Category: Literature

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James Baldwin, Jim Crow, and the Holocaust

During my “Jim Crow and the Holocaust” class, I am continually coming across new texts to add to an ever expanding bibliography or work that looks at the intersections between Jim Crow in the United States and the Holocaust in Europe. Recently, I read James Baldwin’s “Negroes are Anti-Semitic Because They’re Anti-White,” which appeared in The New York Times on April 9, 1967, two-months … Read More James Baldwin, Jim Crow, and the Holocaust

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Rereading Lillian Smith’s “Strange Fruit” :Part I

Sometimes, a book, for whatever reason, does not grab you on the first read through. This was definitely the case with Lillian Smith’s Strange Fruit (1944). The first time I read Smith’s bestselling novel, I found it lacking, for a myriad of reasons. I think part of this feeling stemmed from all of the novels I have read, by Black authors, about interracial intimacy, … Read More Rereading Lillian Smith’s “Strange Fruit” :Part I

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Multicultural American Literature Syllabus 2021

Over the past two years, I have taught three multicultural American literature courses, at various levels from sophomore to graduate. This fall, I am teaching my fourth, and I am doing things a little differently because it is an upper level course. As I constructed each of the previous courses, I purposefully thought about a wide variety of texts and assignments for students. I … Read More Multicultural American Literature Syllabus 2021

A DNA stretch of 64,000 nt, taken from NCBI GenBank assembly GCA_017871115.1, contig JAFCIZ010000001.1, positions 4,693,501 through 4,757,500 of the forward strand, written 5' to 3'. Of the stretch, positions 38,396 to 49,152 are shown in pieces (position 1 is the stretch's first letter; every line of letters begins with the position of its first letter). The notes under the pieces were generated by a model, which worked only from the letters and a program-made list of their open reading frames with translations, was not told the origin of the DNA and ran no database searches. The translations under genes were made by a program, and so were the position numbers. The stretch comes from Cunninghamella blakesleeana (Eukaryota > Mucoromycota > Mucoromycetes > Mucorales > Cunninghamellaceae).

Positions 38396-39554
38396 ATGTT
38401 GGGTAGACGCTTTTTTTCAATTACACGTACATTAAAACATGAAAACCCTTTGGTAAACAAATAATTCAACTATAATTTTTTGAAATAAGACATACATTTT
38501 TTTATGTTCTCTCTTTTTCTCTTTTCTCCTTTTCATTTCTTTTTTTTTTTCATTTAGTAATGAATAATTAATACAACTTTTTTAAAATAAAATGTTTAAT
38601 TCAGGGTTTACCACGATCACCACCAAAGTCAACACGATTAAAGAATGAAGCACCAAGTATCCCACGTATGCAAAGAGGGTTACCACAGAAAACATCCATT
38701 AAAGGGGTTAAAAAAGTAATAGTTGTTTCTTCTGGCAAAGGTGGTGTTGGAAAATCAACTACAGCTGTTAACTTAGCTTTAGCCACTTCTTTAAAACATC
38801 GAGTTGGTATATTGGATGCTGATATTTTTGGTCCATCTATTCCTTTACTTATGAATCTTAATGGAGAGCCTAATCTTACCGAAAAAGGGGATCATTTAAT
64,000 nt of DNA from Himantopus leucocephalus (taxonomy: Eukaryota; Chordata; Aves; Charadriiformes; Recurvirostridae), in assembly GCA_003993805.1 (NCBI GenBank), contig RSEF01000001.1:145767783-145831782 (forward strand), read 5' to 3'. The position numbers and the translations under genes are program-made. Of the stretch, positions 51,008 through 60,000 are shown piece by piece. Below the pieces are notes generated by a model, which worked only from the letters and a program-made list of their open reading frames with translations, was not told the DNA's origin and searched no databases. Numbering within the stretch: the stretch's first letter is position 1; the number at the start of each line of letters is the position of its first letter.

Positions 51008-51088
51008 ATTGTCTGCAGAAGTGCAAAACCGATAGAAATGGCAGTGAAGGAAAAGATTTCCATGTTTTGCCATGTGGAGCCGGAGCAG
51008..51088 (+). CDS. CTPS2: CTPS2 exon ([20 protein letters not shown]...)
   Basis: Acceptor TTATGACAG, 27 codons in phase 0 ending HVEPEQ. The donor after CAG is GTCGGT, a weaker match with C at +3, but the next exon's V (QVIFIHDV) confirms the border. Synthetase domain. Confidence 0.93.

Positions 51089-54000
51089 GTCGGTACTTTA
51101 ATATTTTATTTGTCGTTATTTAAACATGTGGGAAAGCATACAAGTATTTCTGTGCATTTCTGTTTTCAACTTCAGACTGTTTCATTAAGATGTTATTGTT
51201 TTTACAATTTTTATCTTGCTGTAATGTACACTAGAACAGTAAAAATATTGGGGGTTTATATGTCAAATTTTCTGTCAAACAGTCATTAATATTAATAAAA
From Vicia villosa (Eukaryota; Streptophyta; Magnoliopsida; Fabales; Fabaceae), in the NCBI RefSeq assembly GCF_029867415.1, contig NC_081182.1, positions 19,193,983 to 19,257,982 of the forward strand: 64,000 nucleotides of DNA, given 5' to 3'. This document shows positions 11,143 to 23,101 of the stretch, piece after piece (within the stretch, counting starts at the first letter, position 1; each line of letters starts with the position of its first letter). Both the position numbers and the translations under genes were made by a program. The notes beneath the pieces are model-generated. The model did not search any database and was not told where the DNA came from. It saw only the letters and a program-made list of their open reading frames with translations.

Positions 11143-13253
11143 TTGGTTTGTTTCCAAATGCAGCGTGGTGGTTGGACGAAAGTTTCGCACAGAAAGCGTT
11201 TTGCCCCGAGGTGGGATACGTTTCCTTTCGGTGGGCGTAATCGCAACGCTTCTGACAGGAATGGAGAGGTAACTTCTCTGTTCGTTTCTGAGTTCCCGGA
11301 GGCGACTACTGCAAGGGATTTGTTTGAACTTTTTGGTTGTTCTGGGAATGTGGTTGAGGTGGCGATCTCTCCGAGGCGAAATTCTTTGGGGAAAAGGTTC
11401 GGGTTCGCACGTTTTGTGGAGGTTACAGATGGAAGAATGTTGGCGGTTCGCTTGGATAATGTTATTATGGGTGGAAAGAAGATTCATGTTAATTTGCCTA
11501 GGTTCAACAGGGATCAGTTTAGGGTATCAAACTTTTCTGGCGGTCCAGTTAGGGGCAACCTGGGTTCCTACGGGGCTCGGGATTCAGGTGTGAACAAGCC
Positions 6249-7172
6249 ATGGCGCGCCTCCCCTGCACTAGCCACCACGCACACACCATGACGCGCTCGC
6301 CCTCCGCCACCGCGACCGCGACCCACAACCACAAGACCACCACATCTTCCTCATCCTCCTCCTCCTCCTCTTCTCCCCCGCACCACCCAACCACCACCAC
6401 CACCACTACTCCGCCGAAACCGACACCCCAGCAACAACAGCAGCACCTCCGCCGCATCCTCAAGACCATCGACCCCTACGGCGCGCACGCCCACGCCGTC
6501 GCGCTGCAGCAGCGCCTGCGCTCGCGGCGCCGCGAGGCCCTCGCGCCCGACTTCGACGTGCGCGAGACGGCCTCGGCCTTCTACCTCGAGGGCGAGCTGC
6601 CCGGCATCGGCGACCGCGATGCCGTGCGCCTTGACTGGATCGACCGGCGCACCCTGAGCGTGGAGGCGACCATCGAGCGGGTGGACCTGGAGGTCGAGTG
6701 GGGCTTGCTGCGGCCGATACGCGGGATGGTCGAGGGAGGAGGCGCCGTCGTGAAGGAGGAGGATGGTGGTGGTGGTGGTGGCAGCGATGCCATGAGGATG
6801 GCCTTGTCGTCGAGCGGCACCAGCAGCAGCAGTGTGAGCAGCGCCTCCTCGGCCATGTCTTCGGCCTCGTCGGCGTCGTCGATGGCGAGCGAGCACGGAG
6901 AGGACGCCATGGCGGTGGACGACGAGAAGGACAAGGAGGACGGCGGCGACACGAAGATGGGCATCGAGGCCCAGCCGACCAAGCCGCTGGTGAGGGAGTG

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Multicultural American Literature and Pedagogy Syllabus

Every semester, I post the syllabi for the course I am teaching. This semester, I am teaching “Multicultural American Literature,” a graduate level course for education majors. It is an online, asynchronous course, so my approach differs from the face to face classes or online synchronous courses I teach. Since students in this course are education majors, I wanted to focus on things that … Read More Multicultural American Literature and Pedagogy Syllabus

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The Unessay Project

Over the past few years, I have tried various new assignments in an attempt to move away, somewhat, from the traditional research essay. In my course “The City in American Literature: New Orleans, Chicago, and New York,” I had students create a collaborative Wiki that consisted of the following: a title page, notes, allusions or references, interactive map, questions about the text, a review … Read More The Unessay Project